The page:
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Changing Lives Through DNA Genetic Testing
The AGS Blog & Press Releases

Diabetes, the thrifty gene concept, and intermittent fasting.

[fa icon="calendar"] Aug 18, 2017 12:31:03 PM / by Selinda Johnson

Selinda Johnson

Our bodies are finely tuned instruments of evolution. They’ve been shaped and molded by time and circumstance in order to conquer any obstacle placed before us. Unfortunately this refinement takes time, lots and lots of time. During the passage of time, much technological and societal advancement has taken place. We’ve gone from an active hunter-gatherer lifestyle to a sedentary cubicle-dwelling lifestyle in 200,000 years. That’s a blink of an eye in the grand scale of time! As a result, we still carry around previously advantageous genes that have left us with some pretty unsavory consequences.

 

Intermittent-fasting-and-your-DNAIn 1962, James V. Neel came up with the thrifty gene hypothesis to provide some explanation for the upward trend in type 2 diabetes and obesity cases modern societies were facing. He hypothesized that since early humans were hunter-gatherers who frequently had to live through cycles of famine and feast, genotypes that helped people pack on weight during times of feast, in order to better survive in upcoming times of famine, were evolutionarily favorable. This survival savvy group of genes was then dubbed the “thrifty genotype”. Thanks to the agricultural and industrial revolutions we are now in perpetual “feast” cycles, never experiencing a gap in food availability. Always having food at our fingertips is truly an amazing advancement, but our thrifty genes are still stuck in the past and continue to do what they’re programmed to do in times of feast: pack on the pounds.

 

So how are we supposed to circumvent the effects of our own thrifty genes? One suggested way to simulate the fasting/feasting cycle that our ancestors might have experienced through intermittent fasting. Cultures all around the world have been practicing fasting for hundreds of years. The Islamic holiday Ramadan involves fasting during the daylight and only eating at night. Scientists examined this practice and found that participants had higher levels of HDL cholesterol, commonly dubbed as “the good cholesterol”, and a decreased inflammatory response rate[1]. But the proof doesn’t end there! Other studies have further researched intermittent fasting and found that intermittent fasting made the body more sensitive to insulin[2]. When your body is more sensitive to insulin, it’s more efficient at utilizing the nutrients contained within the food you’re ingesting. This is a huge advantage to people suffering from type 2 diabetes that are relatively insensitive to insulin.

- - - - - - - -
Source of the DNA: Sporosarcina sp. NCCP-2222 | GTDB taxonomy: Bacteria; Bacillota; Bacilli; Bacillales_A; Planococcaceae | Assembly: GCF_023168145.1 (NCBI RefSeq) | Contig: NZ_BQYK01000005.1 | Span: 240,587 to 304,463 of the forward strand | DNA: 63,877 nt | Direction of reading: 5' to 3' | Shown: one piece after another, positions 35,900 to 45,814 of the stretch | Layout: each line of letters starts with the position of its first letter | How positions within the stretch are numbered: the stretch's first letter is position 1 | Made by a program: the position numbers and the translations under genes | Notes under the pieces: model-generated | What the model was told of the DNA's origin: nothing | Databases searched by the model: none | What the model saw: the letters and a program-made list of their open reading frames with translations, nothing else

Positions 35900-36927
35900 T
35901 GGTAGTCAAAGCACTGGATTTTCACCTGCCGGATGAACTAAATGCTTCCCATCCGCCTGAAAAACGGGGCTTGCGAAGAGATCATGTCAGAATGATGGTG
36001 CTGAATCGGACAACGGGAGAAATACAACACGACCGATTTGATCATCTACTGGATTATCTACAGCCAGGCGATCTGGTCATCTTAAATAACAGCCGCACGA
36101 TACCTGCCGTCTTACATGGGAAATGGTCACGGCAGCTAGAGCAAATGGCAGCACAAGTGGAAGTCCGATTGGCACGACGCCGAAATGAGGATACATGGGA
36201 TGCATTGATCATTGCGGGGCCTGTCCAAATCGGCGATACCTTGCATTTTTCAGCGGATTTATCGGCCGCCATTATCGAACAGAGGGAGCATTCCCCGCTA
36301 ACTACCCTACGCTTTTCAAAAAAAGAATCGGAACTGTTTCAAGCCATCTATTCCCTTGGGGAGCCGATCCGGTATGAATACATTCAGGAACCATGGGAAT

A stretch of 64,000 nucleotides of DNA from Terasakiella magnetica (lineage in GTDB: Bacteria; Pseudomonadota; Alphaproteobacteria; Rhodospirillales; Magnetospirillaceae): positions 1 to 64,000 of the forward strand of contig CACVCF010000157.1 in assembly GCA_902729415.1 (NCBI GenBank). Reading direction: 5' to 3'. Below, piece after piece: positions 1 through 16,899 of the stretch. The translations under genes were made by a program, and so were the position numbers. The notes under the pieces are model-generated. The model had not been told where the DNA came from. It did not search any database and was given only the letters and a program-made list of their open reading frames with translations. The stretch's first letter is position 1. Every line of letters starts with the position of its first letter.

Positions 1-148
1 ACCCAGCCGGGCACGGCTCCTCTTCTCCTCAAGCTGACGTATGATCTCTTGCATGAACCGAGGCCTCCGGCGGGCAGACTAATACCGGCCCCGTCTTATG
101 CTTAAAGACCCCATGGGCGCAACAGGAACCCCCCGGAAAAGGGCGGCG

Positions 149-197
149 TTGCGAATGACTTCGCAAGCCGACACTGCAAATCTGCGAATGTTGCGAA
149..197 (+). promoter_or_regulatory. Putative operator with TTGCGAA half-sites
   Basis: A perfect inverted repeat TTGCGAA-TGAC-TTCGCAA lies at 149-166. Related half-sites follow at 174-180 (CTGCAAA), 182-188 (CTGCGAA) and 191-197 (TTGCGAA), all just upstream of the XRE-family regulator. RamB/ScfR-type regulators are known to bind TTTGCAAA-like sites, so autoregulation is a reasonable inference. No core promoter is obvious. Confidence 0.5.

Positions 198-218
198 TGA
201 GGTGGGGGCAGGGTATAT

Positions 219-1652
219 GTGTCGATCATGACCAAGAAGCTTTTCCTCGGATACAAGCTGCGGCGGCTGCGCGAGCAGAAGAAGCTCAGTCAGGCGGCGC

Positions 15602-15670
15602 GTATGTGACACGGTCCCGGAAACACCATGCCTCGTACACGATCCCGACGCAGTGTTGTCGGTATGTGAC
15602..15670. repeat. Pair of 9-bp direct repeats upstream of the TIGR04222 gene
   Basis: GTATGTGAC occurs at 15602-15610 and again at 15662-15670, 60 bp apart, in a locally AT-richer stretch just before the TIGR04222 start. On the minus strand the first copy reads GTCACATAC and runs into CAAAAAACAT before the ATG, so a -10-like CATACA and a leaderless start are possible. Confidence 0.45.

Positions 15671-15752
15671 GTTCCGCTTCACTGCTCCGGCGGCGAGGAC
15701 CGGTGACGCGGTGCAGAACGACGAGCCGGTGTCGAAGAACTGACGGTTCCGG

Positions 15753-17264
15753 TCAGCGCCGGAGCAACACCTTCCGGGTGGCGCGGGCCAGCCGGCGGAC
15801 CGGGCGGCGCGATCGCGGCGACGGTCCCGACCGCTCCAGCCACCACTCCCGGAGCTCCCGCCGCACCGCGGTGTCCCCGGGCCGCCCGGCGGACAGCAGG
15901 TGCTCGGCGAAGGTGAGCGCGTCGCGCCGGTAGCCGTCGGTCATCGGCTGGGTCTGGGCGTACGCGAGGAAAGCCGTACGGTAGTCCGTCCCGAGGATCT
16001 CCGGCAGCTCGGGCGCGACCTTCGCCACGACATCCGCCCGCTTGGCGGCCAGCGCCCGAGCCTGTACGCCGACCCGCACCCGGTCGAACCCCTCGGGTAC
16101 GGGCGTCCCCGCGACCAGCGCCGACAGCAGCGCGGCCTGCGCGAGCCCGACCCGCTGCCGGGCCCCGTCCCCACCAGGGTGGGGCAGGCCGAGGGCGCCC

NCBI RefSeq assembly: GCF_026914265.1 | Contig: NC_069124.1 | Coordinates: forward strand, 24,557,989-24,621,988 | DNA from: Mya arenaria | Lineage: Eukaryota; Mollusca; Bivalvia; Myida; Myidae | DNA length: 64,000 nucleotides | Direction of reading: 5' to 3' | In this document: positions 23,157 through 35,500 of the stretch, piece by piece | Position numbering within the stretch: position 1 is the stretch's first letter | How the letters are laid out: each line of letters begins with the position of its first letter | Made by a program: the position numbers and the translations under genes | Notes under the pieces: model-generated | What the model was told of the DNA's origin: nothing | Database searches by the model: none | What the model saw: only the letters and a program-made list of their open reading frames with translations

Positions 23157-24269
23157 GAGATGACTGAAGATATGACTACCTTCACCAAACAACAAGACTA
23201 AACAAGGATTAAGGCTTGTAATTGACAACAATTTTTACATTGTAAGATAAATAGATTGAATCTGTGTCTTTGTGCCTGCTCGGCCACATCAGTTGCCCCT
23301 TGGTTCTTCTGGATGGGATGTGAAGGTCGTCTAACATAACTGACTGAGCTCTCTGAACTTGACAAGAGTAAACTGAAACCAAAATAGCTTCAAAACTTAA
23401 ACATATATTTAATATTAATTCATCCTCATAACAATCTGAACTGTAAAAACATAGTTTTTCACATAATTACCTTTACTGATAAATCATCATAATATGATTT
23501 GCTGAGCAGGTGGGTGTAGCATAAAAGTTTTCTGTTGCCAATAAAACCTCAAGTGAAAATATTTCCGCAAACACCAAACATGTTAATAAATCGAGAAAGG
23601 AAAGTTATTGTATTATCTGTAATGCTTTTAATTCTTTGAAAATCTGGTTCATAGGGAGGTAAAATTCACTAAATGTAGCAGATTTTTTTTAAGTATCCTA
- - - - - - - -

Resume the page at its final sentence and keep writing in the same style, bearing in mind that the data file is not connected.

The concept of fasting may seem intimidating at first, I mean, how is someone really supposed to get through the day without eating? Well, there’s more than one way to practice intermittent fasting, and there are many methods that don’t involve fasting for full days at all.

 

Samples of Intermittent Fasting:

The 16/8 Method: The easiest method to start off with is the 16/8 method. With this fasting method, you consume all your daily calories in an 8 hour window and fast for the remaining 16 hours. For example, if you decide you want to have your first meal at 9AM, you can’t eat after 5PM. You can choose to put your 8 hour window wherever you want, making it a very adaptable to your ever-changing lifestyle.

5:2 Method: This plan is recommended for type 2 diabetics to improve their insulin resistance[3]. With the 5:2 method you’re eating normally 5 days a week and eating 25% of your normal caloric intake (typically 500-600 calories) 2 days out of the week. Like the 16/8 fasting plan, what days you choose to be your fast days are completely up to you.

Warrior Fast:  While this fast may have a dramatic name, the methodology behind it is pretty simple. Simply snack on raw fruits and veggies all day and eat one large, paleo-friendly meal at night.

24 Hour Fasting: The name is pretty self explanatory here. With this method you’ll be completely fasting for 24 hours once or twice a week. This method can be hard for beginners because it makes you quit food cold turkey for a whole day. If you want to try this method, definitely ease yourself in by trying the 16/8 or 5:2 method first.

 

Even with all the health benefits intermittent fasting entails, it’s still important to keep nutrition at the forefront of your mind. All your fasting efforts will go to waste if you’re not fueling your body with the correct things. AGS’s Health & Wellness genetic testing kit offers a detailed look into your genes and will help you determine what you should be eating and how much of it. Take control of your thrifty genes and find out more about what AGS’s Health & Wellness test can do for you.

Learn more about the testing by clicking on the button below to get our free brochure.

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1- http://ac.els-cdn.com/S225548231370451X/1-s2.0-S225548231370451X-main.pdf?_tid=6e181bf4-7308-11e7-ad21-00000aab0f6c&acdnat=1501186750_d179fc568e8b50eb32f9dbe0d22af99b

2- http://jap.physiology.org/content/99/6/2128#ref-6

3- http://www.diabetes.co.uk/diet/5-2-intermittent-fast-diet.html

Topics: Diet & Eating, Fasting

Selinda Johnson

Written by Selinda Johnson

Selinda is currently a Senior at Arizona State University where she studies Biology with a concentration in Cellular Biology, Developmental Biology, and Genetics. She hopes to one day achieve her goal of helping people understand and utilize their genetics by becoming a Genetic Counselor.

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